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Media companies weigh creating streaming device to bypass Roku, Amazon talks

Photo: Chris Murphy / Flickr Creative Commons

Some media executives have discussed creating their own streaming television hardware devices in order to bypass conversations with Roku and Amazon, according to a report.

Those discussions come after some companies, including AT&T’s WarnerMedia and Comcast’s NBC Universal, have experienced problems getting their streaming applications on Roku and Amazon Fire platforms over the past few months.

That consideration was highlighted in a new article published by The Information on Wednesday that explored how recent business tactics by Roku and Amazon could weaken their grip on the streaming television hardware market. Analysts say the companies hold a collective 70 percent stake in the streaming hardware space, with Roku taking a slight lead over Amazon.

Roku’s rise to power came in large part thanks to its mission of being content-agnostic, opening up its streaming platform to any developer willing to make an app for its set-top box and streaming stick devices. Amazon’s market share is largely thanks to the retailer’s willingness to produce basic hardware at cheap prices and bundle it with other perks, including Amazon’s Prime membership and compatibility with  the company’s line of smart speakers.

Amazon has always been aggressive when it comes to negotiating services for its Fire TV platform: It famously booted YouTube off Fire TV devices during a dispute with Google, which competes with Amazon in the cheap streaming hardware space. The dispute lasted for around a year before both sides reached an agreement.

Roku has started to franchise moves from Amazon’s playbook as the company shifted its focus in recent years away from hardware and toward offering third-party subscriptions through its own app, the Roku Channel. The company also started requiring free, ad-supported apps to agree to terms that allowed Roku to insert a small amount of its own commercial advertisements and collect viewing data on app users.

Roku and Amazon believe the popularity of their devices gives each greater leverage over app and content distributors. But in recent months, companies have started pushing back: Earlier this year, AT&T pulled its DirecTV Now (later AT&T TV Now) app from Roku devices, and broadcaster Fox did the same just before the Super Bowl. Each time, the companies said they were unable to agree to terms over the apps. Those disputes were eventually settled.

Similar disputes have kept two much-anticipated apps — AT&T WarnerMedia’s HBO Max and Comcast’s Peacockoff Roku and Amazon Fire TV devices, forcing millions of streamers to use competing devices from Apple or Google to watch programming on each service or simply avoid those services altogether.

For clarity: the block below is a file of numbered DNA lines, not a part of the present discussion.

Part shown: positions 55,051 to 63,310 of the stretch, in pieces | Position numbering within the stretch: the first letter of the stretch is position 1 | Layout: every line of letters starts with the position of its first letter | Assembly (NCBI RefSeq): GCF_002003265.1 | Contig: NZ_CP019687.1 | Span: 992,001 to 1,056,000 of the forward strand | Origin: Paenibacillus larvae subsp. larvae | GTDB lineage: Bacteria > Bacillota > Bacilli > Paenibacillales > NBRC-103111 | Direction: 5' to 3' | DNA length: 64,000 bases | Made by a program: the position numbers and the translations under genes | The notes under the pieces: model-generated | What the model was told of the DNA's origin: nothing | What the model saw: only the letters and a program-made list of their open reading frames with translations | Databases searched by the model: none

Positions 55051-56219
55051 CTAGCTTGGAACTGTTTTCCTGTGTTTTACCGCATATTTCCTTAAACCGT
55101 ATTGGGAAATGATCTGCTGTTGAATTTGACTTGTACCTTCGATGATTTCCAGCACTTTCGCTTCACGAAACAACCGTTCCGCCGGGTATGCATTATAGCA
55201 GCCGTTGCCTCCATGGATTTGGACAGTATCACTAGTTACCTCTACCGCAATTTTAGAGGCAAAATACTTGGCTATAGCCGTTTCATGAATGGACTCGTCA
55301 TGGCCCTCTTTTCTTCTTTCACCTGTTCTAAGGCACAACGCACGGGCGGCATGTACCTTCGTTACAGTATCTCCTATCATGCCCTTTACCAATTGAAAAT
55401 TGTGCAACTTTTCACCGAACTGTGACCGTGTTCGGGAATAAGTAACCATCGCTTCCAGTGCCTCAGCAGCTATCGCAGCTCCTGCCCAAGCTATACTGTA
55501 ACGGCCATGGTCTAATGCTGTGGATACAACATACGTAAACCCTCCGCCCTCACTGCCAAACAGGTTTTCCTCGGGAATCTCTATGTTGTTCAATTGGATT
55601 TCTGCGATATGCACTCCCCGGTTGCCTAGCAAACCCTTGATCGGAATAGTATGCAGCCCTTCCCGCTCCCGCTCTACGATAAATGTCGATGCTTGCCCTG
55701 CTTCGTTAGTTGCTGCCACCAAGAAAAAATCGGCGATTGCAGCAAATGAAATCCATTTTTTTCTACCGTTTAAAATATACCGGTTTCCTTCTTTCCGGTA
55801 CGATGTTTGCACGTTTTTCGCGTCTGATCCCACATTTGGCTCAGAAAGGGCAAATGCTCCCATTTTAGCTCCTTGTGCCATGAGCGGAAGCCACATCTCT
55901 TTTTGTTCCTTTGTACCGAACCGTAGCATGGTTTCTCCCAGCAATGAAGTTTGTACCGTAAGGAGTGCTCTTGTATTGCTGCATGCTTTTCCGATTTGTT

Now some media companies are starting to look beyond Roku and Amazon. On Wednesday, The Information’s Jessica Toonkel said some executives were discussing the possibility of creating their own streaming TV hardware. The media executives were not named in the report. Toonkel said discussions also included potential partnerships with smart TV manufacturers who had their own app ecosystem.

If a streaming device were to surface, it would not be without precedent: Comcast currently offers its own streaming television hardware device called Flex that franchises the cable company’s popular X1 platform. One Flex device is given to Comcast’s Internet-only customers for free, and Flex was an early launch partner for Comcast’s Peacock streaming service with the app landing on Flex boxes a full three months before its national rollout.

Likewise, AT&T has also experimented with building its own Internet-based hardware to support its streaming services. Earlier this year, AT&T unveiled AT&T TV, a streaming cable alternative that comes bundled with an AT&T-branded Android TV box.

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About the Author:

Matthew Keys

Matthew Keys is a nationally-recognized, award-winning journalist who has covered the business of media, technology, radio and television for more than 10 years. He is the publisher of The Desk and contributes to Know Techie, Digital Content Next and StreamTV Insider. He previously worked for Thomson Reuters, the Walt Disney Company, McNaughton Newspapers and Tribune Broadcasting.
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